Opinion: Finding Meaning


Things Held Dear

Remember the Longfellow poem that opens, “Listen, my children, and you shall hear/ Of the Midnight ride of Paul Revere…”? The Colonists had an alarm system, a lantern in a church tower that sent Revere and others riding into the night to warn of British military action. Their ride led to the “shot heard around the world” and what became the American Revolution. Well, there’s a Laguna version.

Last weekend old-timers gathered at a Laguna icon—the old Main Beach lifeguard tower—to celebrate its rescue 50 years before. Longtime Laguna activist Beth Leeds recounted how, in checking a 1971 city council agenda, she was alarmed by item No. 3: a proposal to demolish the tower. Originally built across the street for a gas station, it was moved to the beach by horses in the 1920s for a lifeguard station. Though the demolition surely had been planned, there had been no public discussion. It seemed a sneak attack to destroy the tower before the community could react.

Leeds had only two hours until the meeting but she also had an alarm system, a telephone version of the lantern-in-the-church alerting horsemen. Two hours later, the City Council Chambers were packed. In front was a table covered with a sheet that Leeds suspected was an architect’s model of a new tower. When item No. 3 was announced, the architect unveiled his model to replace what he termed “the old, dilapidated, ugly tower.” From the room came gasps, followed by shouts and boos. The mayor pounded his gavel, calling order. The city council then descended from their dais to admire the model, nodding their approval. Now it was time for public comment.

Leeds sprang into action, reviewing the history of the tower and its meaning to Laguna. She then turned to the audience, “Can I see a show of hands of those who want to protect and save our Laguna Beach Lifeguard Tower?” Nearly everyone raised their hands then, by plan, began clapping and cheering. When the mayor restored order and called for a motion, a chastened city council voted against the project. The tower had been saved.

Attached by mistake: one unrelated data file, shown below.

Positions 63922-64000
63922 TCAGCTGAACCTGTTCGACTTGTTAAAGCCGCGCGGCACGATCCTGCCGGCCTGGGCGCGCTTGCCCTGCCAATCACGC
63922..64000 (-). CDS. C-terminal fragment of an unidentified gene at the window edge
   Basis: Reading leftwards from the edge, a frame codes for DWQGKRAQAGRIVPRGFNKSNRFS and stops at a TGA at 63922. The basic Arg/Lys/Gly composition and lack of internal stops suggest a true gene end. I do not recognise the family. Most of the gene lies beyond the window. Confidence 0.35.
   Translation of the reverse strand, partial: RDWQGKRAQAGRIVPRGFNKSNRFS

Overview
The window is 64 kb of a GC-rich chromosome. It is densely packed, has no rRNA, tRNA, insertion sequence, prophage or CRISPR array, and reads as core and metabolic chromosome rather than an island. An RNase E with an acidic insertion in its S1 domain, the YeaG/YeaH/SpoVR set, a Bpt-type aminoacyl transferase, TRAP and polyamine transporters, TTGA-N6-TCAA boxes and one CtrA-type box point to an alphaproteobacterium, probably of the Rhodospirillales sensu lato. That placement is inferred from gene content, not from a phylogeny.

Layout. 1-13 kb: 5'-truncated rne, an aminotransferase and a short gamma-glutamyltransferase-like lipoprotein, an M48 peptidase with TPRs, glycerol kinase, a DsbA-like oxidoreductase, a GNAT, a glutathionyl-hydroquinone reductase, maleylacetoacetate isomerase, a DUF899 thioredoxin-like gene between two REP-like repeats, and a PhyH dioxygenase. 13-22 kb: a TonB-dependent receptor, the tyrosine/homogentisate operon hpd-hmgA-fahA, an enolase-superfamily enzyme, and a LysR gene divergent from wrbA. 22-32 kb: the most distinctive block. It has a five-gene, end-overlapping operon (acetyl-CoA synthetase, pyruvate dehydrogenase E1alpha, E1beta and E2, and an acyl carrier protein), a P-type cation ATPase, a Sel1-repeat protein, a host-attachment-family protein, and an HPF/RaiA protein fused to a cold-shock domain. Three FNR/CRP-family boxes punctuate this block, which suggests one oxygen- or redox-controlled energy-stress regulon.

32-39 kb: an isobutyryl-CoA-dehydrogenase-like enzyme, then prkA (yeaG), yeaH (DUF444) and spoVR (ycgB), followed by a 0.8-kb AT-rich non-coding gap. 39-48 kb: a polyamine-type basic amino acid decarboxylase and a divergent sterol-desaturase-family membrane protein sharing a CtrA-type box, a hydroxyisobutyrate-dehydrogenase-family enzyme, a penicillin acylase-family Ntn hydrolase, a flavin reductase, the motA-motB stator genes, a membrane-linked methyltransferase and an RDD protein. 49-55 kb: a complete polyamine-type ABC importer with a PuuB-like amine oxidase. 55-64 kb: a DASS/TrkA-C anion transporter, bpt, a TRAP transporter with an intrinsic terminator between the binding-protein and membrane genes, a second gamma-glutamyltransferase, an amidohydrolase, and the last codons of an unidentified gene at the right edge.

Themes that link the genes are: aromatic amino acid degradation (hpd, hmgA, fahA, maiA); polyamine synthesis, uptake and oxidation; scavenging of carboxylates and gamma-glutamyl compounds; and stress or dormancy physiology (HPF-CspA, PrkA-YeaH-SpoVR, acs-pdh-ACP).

At the celebration last Saturday, a ‘50s photo of muscular lifeguards posed in front of the tower was passed around. Guy Westgaard was in the picture, about three years old, sitting on the knee of his dad, Dean Westgaard. Dean, now gone, is remembered as “fearless in the face of danger.” As Leeds, also fearless but now white-haired, retold that battle of 50 years ago, heads nodded in gratitude. In my mind, a new poem began to form, “Listen, my children, and you shall hear/ Of the value of saving things held dear…” This is to acknowledge the good people who speak up to protect Laguna’s heritage. They’re not always appreciated, but they help preserve what makes Laguna special. There’s meaning in that.

Skip fell in love with Laguna on a ‘50s surfing trip. He’s a student of Laguna history and the author of “Loving Laguna: A Local’s Guide to Laguna Beach”. Email: [email protected]

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